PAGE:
Critical Theory and the Christian's Response

Critical Theory and the Christian's Response

Just a few years ago, the term Critical Theory was a term known by only a few. Today, Critical Theory is ever present in the headlines and in our lives, and I thought it would be a worthy endeavor to try and explain it in a way that helps us, as Christians, to know the way it impacts our culture and what our proper response to it should be.

In order to understand Critical Theory we must understand its beginnings, for Critical Theory is not a new thing, it didn't just appear in our world. Critical Theory was developed as a concept by Karl Marx in his critique of the society and the abuse of the lower class and was later picked up by a German university think tank at the Frankfurt School. Herbert Marcuse, Theodor Adorno, Walter Benjamin, Erich Fromm and Max Horkheimer are the known theoreticians who adhered to this philosophy of thinking which meant "to liberate human beings from the circumstances that enslave them." As such, it is easy to understand how the rhetoric of Critical Theory may sound appealing to us. It uses words such as justice, and we all crave a just world, don't we? It uses the concept of overthrowing the oppressor so the oppressed can be free, emancipated, which connects to a very basic need in the human psychology. However, what many fail to understand is that Critical Theory is not a tool to repair the damage of a society. It's aim is to overthrow the system in the hope (vain hope, I say) to better the condition of humanity. As a Christian, one of the problems I believe Critical Theory fails to take in the account, is the sinful nature of humanity and the fact that time and time again history has proven that in every societal system, sinful nature creates an unbalance that leads to abuse. Man is driven by pride and pride will create classes of people in any society.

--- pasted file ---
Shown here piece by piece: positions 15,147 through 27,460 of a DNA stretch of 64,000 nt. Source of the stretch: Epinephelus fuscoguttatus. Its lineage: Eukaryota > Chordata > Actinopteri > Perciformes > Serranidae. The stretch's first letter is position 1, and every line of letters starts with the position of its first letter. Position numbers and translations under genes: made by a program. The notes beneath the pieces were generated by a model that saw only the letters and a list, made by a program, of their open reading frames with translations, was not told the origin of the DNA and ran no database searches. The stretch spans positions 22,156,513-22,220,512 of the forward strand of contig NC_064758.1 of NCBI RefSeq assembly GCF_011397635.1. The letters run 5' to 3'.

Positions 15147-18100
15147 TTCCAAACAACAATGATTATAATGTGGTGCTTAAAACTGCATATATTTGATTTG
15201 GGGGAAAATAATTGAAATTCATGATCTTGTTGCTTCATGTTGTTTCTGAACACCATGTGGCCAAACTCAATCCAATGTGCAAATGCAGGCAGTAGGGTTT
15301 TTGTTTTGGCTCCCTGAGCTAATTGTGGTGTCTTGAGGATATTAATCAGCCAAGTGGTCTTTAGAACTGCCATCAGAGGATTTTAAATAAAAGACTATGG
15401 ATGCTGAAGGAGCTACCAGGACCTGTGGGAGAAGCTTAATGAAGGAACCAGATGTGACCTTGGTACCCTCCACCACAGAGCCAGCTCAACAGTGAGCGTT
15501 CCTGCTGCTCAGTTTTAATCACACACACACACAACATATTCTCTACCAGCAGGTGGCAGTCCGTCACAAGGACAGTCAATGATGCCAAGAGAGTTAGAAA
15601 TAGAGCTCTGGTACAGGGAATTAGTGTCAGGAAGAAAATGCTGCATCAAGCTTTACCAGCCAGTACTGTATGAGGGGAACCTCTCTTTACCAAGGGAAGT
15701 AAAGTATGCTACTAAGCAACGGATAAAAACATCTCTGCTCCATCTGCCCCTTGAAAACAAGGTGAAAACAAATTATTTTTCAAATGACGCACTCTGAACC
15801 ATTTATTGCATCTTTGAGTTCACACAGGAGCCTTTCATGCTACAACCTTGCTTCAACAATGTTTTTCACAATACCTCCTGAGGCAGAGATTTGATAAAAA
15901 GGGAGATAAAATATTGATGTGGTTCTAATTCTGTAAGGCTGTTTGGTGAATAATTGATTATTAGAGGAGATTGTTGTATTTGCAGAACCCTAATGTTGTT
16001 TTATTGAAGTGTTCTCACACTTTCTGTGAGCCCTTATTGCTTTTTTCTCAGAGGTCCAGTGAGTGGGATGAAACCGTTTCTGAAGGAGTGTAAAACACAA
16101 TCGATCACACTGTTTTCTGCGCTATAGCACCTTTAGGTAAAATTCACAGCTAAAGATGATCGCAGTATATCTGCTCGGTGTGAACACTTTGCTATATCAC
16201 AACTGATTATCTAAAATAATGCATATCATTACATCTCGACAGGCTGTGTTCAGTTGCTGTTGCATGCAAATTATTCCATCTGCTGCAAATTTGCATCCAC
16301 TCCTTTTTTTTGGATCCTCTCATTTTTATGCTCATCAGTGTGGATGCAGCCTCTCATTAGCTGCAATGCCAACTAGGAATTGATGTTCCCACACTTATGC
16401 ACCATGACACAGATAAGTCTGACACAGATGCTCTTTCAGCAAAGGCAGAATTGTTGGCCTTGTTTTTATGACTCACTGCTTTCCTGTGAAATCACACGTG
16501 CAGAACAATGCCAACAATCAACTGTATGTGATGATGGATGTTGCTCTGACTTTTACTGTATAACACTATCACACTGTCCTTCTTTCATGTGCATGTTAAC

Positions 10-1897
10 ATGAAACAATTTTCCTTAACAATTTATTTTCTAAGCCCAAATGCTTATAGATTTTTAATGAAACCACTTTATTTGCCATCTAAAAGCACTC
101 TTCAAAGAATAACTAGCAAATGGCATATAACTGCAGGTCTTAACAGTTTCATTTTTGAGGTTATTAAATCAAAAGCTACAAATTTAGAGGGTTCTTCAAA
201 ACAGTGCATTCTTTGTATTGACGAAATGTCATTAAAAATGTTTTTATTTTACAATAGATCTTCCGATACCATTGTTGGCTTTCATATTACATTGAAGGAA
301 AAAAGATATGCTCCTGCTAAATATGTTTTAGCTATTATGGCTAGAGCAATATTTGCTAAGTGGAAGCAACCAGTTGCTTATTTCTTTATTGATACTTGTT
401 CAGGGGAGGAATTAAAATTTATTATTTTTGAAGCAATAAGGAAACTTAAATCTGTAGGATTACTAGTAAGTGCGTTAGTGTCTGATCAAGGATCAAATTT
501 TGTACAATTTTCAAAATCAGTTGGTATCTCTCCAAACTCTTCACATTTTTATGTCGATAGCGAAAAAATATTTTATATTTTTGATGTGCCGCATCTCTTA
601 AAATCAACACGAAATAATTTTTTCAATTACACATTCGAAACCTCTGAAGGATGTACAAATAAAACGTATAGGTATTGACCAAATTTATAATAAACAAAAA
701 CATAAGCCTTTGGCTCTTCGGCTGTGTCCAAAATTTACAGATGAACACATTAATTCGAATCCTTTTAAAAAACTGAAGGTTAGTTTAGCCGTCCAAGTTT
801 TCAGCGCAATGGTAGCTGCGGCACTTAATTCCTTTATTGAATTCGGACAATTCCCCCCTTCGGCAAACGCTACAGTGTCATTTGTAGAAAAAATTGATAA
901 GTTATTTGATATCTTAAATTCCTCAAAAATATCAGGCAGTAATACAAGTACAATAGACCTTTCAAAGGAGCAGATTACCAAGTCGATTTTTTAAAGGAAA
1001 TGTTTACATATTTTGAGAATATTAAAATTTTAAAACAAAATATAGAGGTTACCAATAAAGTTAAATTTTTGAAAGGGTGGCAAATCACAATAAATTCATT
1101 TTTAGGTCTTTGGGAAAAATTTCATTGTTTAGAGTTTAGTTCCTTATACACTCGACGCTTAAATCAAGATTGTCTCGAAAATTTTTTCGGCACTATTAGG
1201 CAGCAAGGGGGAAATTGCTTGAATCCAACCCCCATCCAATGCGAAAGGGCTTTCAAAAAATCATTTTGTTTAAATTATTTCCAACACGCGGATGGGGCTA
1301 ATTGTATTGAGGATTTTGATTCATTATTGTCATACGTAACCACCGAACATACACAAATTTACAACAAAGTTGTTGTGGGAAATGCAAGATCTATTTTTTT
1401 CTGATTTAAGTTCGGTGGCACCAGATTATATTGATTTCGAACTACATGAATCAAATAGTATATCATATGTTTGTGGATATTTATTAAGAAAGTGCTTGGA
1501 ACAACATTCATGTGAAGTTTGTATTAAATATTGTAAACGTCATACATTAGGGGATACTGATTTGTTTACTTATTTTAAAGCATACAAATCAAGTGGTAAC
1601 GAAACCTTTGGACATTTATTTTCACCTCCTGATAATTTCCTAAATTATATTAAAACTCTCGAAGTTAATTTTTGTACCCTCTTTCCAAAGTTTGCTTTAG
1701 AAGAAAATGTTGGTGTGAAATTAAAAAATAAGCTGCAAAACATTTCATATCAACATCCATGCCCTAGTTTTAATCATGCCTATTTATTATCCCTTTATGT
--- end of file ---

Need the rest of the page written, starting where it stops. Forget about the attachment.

Critical Theory therefore does not try to adjust, to repair what is broken. It's aim, according to Max Horkheimer is to overthrow and eliminate the existing social structures used as the foundations of the current society, in favor of some utopian hope.

So why should we as Christians care about any of this stuff?